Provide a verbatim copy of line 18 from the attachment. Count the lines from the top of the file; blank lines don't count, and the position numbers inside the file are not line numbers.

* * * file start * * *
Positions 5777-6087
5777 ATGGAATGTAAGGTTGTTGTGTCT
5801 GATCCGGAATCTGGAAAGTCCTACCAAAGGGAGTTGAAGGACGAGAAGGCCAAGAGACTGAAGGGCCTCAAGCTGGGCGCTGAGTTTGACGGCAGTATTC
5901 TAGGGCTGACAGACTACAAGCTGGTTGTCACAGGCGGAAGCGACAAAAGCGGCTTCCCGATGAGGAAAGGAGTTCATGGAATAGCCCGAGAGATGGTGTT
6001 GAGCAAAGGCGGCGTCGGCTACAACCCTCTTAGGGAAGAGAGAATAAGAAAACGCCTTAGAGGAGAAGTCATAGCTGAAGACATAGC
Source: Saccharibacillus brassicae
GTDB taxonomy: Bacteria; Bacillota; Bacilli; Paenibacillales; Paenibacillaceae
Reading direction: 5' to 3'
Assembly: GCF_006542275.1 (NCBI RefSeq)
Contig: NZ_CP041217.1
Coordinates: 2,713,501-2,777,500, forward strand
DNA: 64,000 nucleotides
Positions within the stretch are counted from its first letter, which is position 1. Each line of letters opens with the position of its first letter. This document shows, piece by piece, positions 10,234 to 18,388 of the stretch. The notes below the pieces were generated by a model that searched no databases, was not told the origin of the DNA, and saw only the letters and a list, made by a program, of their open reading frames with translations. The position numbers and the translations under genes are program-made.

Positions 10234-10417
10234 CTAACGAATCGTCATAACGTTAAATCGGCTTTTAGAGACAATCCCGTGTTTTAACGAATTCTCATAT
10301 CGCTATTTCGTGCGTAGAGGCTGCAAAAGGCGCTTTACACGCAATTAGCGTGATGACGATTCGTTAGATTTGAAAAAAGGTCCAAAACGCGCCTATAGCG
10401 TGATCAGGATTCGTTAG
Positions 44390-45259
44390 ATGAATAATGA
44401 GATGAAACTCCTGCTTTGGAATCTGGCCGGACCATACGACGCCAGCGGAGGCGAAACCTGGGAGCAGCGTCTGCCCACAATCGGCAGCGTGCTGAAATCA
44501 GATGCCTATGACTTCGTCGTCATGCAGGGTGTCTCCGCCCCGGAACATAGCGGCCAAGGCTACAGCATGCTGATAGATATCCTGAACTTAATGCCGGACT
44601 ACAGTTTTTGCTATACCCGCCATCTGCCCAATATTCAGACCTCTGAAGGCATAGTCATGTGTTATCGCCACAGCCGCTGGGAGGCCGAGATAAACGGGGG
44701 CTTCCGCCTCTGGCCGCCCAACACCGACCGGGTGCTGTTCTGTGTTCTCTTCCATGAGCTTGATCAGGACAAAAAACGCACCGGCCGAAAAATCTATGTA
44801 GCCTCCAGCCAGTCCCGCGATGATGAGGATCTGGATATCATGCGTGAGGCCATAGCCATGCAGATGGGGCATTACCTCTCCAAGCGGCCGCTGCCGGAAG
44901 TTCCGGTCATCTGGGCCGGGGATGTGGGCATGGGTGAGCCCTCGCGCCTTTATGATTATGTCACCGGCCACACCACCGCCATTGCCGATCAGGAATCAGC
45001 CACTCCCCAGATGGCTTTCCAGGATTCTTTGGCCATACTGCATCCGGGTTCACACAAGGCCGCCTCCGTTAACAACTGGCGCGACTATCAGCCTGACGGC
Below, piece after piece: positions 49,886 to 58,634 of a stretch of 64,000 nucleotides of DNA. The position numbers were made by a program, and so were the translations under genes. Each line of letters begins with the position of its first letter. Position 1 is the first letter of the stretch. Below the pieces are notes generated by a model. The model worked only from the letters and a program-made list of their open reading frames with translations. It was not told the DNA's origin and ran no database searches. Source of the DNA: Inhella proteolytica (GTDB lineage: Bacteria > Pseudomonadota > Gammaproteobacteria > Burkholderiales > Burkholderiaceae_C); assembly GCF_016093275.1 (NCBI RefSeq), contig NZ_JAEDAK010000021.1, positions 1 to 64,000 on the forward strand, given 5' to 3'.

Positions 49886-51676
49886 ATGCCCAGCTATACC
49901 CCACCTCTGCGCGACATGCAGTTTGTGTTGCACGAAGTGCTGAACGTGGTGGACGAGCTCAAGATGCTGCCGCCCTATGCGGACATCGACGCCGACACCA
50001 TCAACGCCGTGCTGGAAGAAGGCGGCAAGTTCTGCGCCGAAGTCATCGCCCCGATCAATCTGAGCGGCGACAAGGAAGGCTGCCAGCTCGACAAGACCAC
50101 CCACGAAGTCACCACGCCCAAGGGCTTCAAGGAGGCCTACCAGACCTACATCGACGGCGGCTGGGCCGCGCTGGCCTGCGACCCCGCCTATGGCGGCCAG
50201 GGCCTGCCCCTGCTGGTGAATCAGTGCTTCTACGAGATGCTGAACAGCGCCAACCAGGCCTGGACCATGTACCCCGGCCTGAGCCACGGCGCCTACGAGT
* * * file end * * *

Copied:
Positions 44390-45259